Team Development Model
Bruce Tuckman's 1965 Forming Storming Norming Performing team-development model
Dr Bruce Tuckman published his Forming Storming Norming Performing model in 1965. He added a fifth stage, Adjourning, in the 1970s. The Forming Storming Norming Performing theory is an elegant and helpful explanation of team development and behaviour. Similarities can be seen with other models, such as Tannenbaum and Schmidt Continuum and especially with Hersey and Blanchard's Situational Leadership® model, developed about the same time.
Tuckman's model explains that as the team develops maturity and ability, relationships establish, and the leader changes leadership style. Beginning with a directing style, moving through coaching, then participating, finishing delegating and almost detached. At this point the team may produce a successor leader and the previous leader can move on to develop a new team. This progression of team behaviour and leadership style can be seen clearly in the Tannenbaum and Schmidt Continuum - the authority and freedom extended by the leader to the team increases while the control of the leader reduces. In Tuckman's Forming Storming Norming Performing model, Hersey's and Blanchard's Situational Leadership® model and in Tannenbaum and Schmidt's Continuum, we see the same effect, represented in three ways.
High dependence on leader for guidance and direction. Little agreement on team aims other than received from leader. Individual roles and responsibilities are unclear. Leader must be prepared to answer lots of questions about the team's purpose, objectives and external relationships. Processes are often ignored. Members test tolerance of system and leader. Leader directs (similar to Situational Leadership® 'Telling' mode).
storming - stage 2
Decisions don't come easily within group. Team members vie for position as they attempt to establish themselves in relation to other team members and the leader, who might receive challenges from team members. Clarity of purpose increases but plenty of uncertainties persist. Cliques and factions form and there may be power struggles. The team needs to be focused on its goals to avoid becoming distracted by relationships and emotional issues. Compromises may be required to enable progress. Leader coaches (similar to Situational Leadership® 'Selling' mode).
norming - stage 3
Agreement and consensus is largely forms among team, who respond well to facilitation by leader. Roles and responsibilities are clear and accepted. Big decisions are made by group agreement. Smaller decisions may be delegated to individuals or small teams within group. Commitment and unity is strong. The team may engage in fun and social activities. The team discusses and develops its processes and working style. There is general respect for the leader and some of leadership is more shared by the team. Leader facilitates and enables (similar to the Situational Leadership® 'Participating' mode).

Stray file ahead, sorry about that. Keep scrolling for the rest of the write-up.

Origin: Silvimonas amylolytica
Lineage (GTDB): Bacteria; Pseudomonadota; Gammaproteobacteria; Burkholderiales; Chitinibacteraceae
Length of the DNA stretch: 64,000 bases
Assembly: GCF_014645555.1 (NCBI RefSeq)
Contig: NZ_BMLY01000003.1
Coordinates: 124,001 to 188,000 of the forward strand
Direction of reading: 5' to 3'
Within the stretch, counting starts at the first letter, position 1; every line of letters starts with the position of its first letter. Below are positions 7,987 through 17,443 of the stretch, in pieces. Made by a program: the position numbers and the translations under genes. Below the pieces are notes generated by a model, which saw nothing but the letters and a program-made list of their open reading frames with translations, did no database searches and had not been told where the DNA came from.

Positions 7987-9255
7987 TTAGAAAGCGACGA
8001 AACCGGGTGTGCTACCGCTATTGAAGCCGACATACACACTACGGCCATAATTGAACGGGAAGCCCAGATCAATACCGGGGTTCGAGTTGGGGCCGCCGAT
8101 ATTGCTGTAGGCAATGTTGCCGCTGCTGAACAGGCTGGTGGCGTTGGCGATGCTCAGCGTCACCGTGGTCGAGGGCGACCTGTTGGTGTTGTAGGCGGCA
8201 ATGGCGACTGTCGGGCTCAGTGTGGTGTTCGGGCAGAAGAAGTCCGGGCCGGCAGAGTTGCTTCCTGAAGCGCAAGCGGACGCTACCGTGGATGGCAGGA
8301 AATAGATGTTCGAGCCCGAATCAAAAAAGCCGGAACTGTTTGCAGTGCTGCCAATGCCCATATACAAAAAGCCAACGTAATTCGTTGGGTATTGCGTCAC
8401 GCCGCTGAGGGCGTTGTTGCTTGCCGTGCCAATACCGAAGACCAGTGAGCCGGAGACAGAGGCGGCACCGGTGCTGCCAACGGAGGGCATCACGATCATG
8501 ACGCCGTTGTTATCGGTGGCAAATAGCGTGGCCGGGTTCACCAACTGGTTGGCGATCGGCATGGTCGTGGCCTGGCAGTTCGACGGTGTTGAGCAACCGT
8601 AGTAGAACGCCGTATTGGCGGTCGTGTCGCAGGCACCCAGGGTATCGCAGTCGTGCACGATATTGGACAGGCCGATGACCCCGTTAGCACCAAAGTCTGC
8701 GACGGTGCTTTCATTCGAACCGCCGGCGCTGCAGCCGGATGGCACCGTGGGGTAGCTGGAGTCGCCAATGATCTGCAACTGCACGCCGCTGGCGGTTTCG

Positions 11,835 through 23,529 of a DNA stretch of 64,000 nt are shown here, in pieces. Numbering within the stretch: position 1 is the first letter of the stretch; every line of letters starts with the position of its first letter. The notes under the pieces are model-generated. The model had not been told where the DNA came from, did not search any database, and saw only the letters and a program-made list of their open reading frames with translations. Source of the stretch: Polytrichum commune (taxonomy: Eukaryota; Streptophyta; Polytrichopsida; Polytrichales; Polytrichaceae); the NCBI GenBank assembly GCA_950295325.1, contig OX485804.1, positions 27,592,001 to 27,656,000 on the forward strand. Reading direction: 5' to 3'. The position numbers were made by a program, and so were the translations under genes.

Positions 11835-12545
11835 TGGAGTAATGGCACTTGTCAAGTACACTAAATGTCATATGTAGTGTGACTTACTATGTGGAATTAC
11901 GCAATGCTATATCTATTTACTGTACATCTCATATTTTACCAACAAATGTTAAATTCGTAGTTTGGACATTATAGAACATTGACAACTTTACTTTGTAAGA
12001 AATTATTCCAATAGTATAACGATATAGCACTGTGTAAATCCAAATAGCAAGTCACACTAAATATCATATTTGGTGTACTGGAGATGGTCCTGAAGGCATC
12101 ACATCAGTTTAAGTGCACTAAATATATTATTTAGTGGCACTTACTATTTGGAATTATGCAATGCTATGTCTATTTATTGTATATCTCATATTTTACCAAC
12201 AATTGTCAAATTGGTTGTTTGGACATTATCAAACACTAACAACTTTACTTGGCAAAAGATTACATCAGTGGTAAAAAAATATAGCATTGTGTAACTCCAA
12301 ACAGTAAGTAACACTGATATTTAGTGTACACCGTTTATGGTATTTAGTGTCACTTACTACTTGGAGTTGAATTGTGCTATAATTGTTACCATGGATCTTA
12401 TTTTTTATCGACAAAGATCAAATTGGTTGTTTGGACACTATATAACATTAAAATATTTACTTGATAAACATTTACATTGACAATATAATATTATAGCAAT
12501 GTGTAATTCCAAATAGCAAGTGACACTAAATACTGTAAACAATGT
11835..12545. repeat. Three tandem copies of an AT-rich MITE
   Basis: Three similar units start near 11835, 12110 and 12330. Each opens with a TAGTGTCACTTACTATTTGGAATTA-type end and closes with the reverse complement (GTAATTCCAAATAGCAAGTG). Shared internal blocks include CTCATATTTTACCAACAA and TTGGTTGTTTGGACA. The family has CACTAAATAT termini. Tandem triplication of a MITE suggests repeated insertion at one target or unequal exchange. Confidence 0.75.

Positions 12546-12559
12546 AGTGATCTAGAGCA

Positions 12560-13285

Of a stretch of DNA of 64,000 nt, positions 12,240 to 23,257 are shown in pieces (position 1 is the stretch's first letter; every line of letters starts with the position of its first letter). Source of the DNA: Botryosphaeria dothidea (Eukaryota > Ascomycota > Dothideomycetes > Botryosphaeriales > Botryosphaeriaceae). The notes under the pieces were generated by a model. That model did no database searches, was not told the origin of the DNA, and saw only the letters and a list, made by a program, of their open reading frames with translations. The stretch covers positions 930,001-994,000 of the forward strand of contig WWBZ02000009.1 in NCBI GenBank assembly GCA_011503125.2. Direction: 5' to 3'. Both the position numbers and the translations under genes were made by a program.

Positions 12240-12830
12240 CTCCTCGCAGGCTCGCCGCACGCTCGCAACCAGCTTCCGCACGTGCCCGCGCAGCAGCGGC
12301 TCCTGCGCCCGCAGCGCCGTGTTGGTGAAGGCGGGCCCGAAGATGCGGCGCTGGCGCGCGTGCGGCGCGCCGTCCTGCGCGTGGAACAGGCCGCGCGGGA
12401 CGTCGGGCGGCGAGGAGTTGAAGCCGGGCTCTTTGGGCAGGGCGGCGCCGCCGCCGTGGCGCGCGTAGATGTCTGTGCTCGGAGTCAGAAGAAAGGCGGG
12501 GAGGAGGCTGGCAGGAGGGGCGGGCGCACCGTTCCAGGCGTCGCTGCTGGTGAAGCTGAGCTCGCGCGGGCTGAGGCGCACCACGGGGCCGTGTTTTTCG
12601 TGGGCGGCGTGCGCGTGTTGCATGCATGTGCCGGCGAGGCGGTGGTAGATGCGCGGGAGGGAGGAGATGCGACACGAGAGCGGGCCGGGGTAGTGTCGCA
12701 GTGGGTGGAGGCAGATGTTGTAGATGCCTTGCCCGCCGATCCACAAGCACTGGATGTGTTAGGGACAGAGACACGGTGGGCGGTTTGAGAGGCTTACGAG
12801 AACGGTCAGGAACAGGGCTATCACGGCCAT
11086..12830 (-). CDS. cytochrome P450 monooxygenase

performing - stage 4
The team is more strategically aware; the team knows clearly why it is doing what it is doing. The team has a shared vision and is able to stand on its own feet with no interference or participation from the leader. There is a focus on over-achieving goals, and the team makes most of the decisions against criteria agreed with the leader. The team has a high degree of autonomy. Disagreements occur but now they are resolved within the team positively and necessary changes to processes and structure are made by the team. The team is able to work towards achieving the goal, and also to attend to relationship, style and process issues along the way. team members look after each other. The team requires delegated tasks and projects from the leader. The team does not need to be instructed or assisted. Team members might ask for assistance from the leader with personal and interpersonal development. Leader delegates and oversees (similar to the Situational Leadership® 'Delegating' mode).
adjourning - stage 5
Tuckman's fifth stage, Adjourning, is the break-up of the group, hopefully when the task is completed successfully, its purpose fulfilled; everyone can move on to new things, feeling good about what's been achieved. From an organizational perspective, recognition of and sensitivity to people's vulnerabilities in Tuckman's fifth stage is helpful, particularly if members of the group have been closely bonded and feel a sense of insecurity or threat from this change. Feelings of insecurity would be natural for people with high 'steadiness' attributes (as regards the 'four temperaments' or DISC model) and with strong routine and empathy style (as regards the Benziger thinking styles model, right and left basal brain dominance).